“We’ve found crusts, carbonised remnants, seeds, fruits,
      bones, fish bones and shell heaps. This variety of ingredients has
      helped us form an idea of what people ate in the old days, and
      that’s reflected in our recipes.”

      Using various scientific methods, the archaeologists can reconstruct
      the past diversity of utility plants. This knowledge can contribute to
      their understanding of ancient food habits.
      Authentic dishes from the Stone Age to the Middle Ages
      The cookbook covers recipes from the Old Stone Age up until the Middle
      Ages, from northern and central Europe. That way, the book not only
      provides clues to the food preferences of the famous Viking, Leif
      Erikson, but also those of Julius Caesar.
      It’s all based on archaeological finds. We’ve only used
      ingredients we knew they used back then.Sabine Karg
      What was on Caesar’s plate is particularly interesting because
      the recipes from the Roman era are written by the star chefs from back
      then. We know for instance that the Romans ate peaches in honey sauce
      and battered ham.

      The recipes from other eras have been reconstructed as accurately as
      possible. This was done by only using ingredients that the authors knew
      were used in the past.
      Recipes divided according to seasons
      The more than 80 recipes in the book reveal a diet that’s
      somewhat more varied than that of today’s spaghetti sauce and
      fast food lovers. Some of the fancier recipes include:

      * Wild mashed apples with sea buckthorn
      * Salted and dried sheep's rib steamed over birch branches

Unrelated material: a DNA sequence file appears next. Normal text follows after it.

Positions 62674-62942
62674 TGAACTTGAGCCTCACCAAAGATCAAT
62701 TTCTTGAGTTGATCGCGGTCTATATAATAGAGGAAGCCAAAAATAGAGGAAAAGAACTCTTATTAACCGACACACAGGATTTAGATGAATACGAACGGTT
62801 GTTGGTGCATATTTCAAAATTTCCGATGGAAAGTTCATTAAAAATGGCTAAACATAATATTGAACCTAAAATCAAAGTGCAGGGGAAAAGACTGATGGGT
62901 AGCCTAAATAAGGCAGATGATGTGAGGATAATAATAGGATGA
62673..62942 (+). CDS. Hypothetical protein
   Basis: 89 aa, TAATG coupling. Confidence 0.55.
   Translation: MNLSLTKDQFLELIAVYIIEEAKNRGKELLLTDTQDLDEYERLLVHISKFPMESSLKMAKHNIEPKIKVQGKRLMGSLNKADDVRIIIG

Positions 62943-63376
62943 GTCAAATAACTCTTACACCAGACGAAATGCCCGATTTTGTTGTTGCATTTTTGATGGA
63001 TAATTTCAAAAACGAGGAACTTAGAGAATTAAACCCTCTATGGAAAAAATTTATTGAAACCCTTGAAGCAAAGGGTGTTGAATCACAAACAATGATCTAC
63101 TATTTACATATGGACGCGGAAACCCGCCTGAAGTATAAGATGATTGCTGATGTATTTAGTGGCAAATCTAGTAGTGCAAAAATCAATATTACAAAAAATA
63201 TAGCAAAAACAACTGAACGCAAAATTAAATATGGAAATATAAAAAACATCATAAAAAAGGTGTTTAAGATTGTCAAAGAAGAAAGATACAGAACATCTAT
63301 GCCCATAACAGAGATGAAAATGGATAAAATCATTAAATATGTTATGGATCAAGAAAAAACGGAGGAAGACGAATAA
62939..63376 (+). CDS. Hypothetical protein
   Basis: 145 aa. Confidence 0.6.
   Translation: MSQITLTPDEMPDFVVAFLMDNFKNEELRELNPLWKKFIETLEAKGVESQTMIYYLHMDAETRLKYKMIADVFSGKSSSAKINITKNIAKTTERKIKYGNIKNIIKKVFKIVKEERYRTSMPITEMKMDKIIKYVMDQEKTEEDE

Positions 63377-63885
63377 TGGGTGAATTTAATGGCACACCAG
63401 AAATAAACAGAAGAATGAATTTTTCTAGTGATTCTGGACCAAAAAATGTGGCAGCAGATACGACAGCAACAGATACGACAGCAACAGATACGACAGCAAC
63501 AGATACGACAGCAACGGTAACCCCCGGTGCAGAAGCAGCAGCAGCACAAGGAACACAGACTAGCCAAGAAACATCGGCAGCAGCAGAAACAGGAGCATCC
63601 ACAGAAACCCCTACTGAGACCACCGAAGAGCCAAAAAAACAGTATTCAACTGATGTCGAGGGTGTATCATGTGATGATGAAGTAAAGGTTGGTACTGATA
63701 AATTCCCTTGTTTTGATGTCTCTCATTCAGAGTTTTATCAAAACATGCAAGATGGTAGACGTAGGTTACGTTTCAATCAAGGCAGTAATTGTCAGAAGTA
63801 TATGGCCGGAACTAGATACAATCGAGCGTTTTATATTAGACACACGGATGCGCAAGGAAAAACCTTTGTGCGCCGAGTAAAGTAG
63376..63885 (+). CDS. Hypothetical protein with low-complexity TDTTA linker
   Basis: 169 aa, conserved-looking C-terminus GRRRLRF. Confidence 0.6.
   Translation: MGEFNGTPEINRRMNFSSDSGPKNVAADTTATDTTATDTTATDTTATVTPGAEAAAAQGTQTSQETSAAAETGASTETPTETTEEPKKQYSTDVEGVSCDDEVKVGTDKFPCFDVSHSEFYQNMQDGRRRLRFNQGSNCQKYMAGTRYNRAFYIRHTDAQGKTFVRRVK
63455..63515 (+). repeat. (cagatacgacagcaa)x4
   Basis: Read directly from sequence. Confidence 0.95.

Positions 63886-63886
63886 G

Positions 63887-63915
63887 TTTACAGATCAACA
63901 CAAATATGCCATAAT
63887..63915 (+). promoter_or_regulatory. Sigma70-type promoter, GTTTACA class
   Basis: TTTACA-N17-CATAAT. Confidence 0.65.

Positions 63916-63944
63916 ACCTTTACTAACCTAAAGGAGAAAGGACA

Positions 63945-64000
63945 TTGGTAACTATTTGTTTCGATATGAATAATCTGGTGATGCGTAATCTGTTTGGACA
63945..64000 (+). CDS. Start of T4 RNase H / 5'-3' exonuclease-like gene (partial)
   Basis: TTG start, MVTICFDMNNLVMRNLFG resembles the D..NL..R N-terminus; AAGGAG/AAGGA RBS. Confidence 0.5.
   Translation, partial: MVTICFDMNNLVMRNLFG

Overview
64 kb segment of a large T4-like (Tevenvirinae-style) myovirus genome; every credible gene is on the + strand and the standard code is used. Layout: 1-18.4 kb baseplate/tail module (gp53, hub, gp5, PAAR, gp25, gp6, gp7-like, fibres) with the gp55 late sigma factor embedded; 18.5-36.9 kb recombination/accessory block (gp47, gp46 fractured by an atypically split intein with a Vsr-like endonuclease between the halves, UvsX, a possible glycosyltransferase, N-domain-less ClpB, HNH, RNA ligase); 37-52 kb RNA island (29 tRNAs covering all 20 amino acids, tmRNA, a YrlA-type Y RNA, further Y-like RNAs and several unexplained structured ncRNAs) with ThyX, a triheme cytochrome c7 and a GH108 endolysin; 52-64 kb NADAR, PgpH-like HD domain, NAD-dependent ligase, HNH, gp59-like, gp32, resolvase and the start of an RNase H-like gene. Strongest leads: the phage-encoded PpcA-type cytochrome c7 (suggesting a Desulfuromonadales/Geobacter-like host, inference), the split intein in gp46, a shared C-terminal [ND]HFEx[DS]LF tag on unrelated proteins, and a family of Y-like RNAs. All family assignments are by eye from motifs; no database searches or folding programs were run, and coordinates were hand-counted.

* Barley-lentil pot with blubber

      The book is divided into seasons, with recipes suitable for winter,
      spring, summer, autumn or year-round use. Each recipe has a symbol next
      to it, showing which era it’s from. This could be handy if you
      should find yourself in the mood for a fancy Bronze Age dish on a
      spring day.
      Bringing the community spirit back into the kitchen
      It has long been a dream for the three authors to create a large and
      lavishly illustrated edition of their cookbook. Sabine Karg sees it as
      her duty as a researcher to communicate science to everyone.

      ”It’s a way of giving something back to the taxpayer
      â€" by giving them access to my research.”
      How the recipes were created

      The archaeologists take soil samples from sites where they find plants.

      The plants are then analysed and dated in the laboratory.

      They then create the recipes based on the ingredients they knew were
      available in the relevant period.

      But the authors also wish to shake up the modern diet.

      “In our busy lives where cooking takes the lowest priority,
      where we just eat a burger in passing while we work, watch TV or play
      computer games, a bit of prehistoric cooking could be a way of breaking
      these habits,” says Karg.

      ”The many simple dishes in the book are ideal for family
      projects, where the kids can join in. This could add a bit of extra
      quality time to the cooking experience.”

      ‘A culinary journey through time’
      <http://communicatingculture.dk/> is published by Communicating Culture
      and is available in English, German and Danish.

      [Non-text portions of this message have been removed]